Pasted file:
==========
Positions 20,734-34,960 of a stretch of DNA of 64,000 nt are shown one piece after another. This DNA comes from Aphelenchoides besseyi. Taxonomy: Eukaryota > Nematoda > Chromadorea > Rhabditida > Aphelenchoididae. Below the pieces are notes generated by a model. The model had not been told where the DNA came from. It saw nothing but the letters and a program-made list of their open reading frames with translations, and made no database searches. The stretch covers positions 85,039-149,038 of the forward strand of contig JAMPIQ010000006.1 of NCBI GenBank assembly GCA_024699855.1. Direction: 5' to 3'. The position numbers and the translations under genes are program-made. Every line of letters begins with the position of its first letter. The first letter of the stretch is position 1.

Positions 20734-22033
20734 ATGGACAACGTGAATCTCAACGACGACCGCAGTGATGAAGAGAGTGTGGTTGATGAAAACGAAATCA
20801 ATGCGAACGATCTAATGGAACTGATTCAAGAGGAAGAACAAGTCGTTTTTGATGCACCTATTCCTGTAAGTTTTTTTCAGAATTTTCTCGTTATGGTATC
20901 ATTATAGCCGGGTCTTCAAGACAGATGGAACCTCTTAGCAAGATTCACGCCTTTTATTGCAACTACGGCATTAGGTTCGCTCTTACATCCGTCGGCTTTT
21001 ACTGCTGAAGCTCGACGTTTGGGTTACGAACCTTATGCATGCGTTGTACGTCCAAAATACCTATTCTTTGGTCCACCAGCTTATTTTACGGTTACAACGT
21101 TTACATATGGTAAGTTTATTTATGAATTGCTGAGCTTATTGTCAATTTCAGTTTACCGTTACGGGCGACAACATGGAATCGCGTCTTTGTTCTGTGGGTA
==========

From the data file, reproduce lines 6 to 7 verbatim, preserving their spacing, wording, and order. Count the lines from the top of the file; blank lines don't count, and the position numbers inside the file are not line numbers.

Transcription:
21001 ACTGCTGAAGCTCGACGTTTGGGTTACGAACCTTATGCATGCGTTGTACGTCCAAAATACCTATTCTTTGGTCCACCAGCTTATTTTACGGTTACAACGT
21101 TTACATATGGTAAGTTTATTTATGAATTGCTGAGCTTATTGTCAATTTCAGTTTACCGTTACGGGCGACAACATGGAATCGCGTCTTTGTTCTGTGGGTA